ST. AUGUSTINE, Fla. - Every once in a while, a little dissension ripples through the NFL's most harmonious team.
Rodney Harrison is usually at the center of it, and he usually picks the New England Patriots' practices to begin making waves.
"Rodney," offensive lineman Matt Light said, "is the best guy at tearing down our offense."
Football fans know Tom Brady as the unflappable quarterback who won two Super Bowl MVPs after leading the Patriots on winning drives in the final minutes of their last two appearances in the NFL title game. But the TV viewers never see what happens at practice, when Brady has to face his own defense.
It's there where Pats coach Bill Belichick encourages the defensive scout team players to go after his offense just as fiercely as opponents would.
"He had them all riled up, each time they make a play or bat down a pass they go crazy," Brady said Wednesday.
"They were hooting and hollering and it was making the offensive guys really mad."
Most regulars don't play on the scout team, leaving the "dirty show" - as linebacker Tedy Bruschi calls it - to the backups who mimic each upcoming opponent and prepare the Patriots' starters for the real games.
But Harrison plays with the scout team, partly because the Patriots are short on defensive backs and partly because he is a fanatic for preparation. It's something his teammates appreciate and one reason why Harrison is a good fit on a squad that values team play more than individual glory.
"Rodney probably doesn't have to line up over there," Light said. "But it makes us better."
As the anchor of the Patriots defense, Harrison has solidified a secondary that lost both starting cornerbacks and was forced to use receiver Troy Brown on defense. Even with the subs, they shut down league MVP Peyton Manning in the Patriots' first playoff game and rookie of the year Ben Roethlisberger to win their third AFC title in four years.
"It's a great testament to him. He's able to really just go out there and play well regardless of who is next to him," linebacker Don Davis said of Harrison. "He's like, 'Yeah, put him there and then we're going to get it done.'"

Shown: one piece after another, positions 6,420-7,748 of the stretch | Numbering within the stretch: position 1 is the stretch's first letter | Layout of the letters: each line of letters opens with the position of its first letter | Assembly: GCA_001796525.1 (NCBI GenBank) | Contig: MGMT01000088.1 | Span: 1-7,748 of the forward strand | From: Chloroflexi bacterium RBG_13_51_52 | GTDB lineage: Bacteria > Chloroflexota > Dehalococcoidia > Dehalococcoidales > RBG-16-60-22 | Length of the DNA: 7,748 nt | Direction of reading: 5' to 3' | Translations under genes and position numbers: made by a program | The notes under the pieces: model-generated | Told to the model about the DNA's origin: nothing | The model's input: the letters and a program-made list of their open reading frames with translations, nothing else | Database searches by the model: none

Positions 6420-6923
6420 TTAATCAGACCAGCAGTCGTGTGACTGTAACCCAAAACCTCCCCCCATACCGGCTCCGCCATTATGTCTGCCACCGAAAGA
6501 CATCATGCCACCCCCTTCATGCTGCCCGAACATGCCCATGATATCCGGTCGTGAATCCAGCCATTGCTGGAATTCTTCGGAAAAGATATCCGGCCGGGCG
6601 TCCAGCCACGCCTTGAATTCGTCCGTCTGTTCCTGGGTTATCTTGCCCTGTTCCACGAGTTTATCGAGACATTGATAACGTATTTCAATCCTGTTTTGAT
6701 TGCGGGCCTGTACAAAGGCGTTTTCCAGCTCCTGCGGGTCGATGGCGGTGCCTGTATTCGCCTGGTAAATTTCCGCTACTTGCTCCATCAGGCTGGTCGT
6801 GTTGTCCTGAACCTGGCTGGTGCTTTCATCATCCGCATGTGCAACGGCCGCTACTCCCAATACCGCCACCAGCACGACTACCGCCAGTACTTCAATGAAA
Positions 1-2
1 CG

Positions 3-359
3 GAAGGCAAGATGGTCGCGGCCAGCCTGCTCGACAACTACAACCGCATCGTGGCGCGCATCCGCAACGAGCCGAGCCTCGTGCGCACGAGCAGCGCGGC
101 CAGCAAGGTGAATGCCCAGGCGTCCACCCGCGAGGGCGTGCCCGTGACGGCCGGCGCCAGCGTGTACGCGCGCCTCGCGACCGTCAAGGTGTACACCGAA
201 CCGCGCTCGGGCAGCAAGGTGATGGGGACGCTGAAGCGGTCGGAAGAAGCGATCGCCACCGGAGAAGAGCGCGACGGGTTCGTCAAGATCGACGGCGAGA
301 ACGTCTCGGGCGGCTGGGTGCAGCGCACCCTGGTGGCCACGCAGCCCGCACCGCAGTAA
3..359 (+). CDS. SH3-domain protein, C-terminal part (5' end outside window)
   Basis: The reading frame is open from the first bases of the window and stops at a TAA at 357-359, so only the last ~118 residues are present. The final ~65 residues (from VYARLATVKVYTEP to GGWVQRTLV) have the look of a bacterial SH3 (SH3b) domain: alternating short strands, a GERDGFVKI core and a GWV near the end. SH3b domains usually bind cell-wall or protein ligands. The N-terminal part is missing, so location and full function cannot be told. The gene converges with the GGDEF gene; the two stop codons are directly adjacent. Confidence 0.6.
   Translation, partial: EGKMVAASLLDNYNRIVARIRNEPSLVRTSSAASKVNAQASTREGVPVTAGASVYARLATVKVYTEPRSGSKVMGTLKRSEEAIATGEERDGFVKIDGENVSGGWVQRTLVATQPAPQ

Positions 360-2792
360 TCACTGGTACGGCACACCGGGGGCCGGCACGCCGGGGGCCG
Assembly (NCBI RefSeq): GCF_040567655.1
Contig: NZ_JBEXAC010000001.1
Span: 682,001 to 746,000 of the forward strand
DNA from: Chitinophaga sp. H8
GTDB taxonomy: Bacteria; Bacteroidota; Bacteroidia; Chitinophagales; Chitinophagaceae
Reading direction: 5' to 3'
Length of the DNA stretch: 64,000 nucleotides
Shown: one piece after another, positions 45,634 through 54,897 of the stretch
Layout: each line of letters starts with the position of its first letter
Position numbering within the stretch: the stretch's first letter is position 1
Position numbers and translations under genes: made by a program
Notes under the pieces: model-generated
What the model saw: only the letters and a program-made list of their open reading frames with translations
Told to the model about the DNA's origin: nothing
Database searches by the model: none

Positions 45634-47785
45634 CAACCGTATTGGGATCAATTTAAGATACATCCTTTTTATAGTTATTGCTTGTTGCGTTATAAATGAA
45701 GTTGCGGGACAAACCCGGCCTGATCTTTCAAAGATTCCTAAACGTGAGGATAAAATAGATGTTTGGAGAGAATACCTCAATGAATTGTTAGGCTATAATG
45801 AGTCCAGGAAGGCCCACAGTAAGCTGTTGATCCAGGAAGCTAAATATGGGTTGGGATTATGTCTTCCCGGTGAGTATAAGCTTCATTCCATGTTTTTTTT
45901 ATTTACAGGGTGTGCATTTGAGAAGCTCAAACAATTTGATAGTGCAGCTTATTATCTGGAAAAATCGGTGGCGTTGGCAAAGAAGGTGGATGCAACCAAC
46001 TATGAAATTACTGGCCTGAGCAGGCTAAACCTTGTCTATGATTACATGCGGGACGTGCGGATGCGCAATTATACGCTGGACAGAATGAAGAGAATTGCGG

Next up: Donovan McNabb.
"I think that people don't talk about the players on the defensive side," the Philadelphia quarterback said. McNabb then proceeded to do just that, reeling off the names of Harrison, Tedy Bruschi, Willie McGinest, Mike Vrabel and Roman Phifer.
"Guys like that, most teams would die to have," McNabb added. "No one really talks about them."
When he joined the Patriots in 2003, Harrison brought with him a reputation as one of the dirtiest players in the league. In his second practice with New England, he clocked receiver Troy Brown on a route across the middle, flattened running back Kevin Faulk and had words with Light.
But a month later, Harrison had so impressed his teammates that a group asked Belichick to make him one of the defensive captains.
"Once you knew Rodney and you knew what he was about, you learn to accept it," Faulk said. "You understand what he's doing and why he's trying to do it as a teammate."
Harrison remains one of the most-frequently fined players in the NFL, being docked more than $350,000 for illegal hits in his career. The letters from NFL discipline czar Gene Washington have become so routine that Harrison doesn't bother reading them; the fines are automatically deducted from Harrison's paychecks.
"I don't worry about the money.... I'm going to keep playing the way I play," he said. "Of course it pays off because they look for you and they know who you are - even though they don't vote for you (for the Pro Bowl) and you don't have many friends around the league.
"But, when you get that respect and you have guys come up to you and tell you, 'I don't like you, but I love the way you play,' that's all you ask for."
Even the guys on his own team agree - except when they have to face him.
"Everyone wanted to take a shot at Rodney Harrison," Light said. "He made you want to knock him off his feet."
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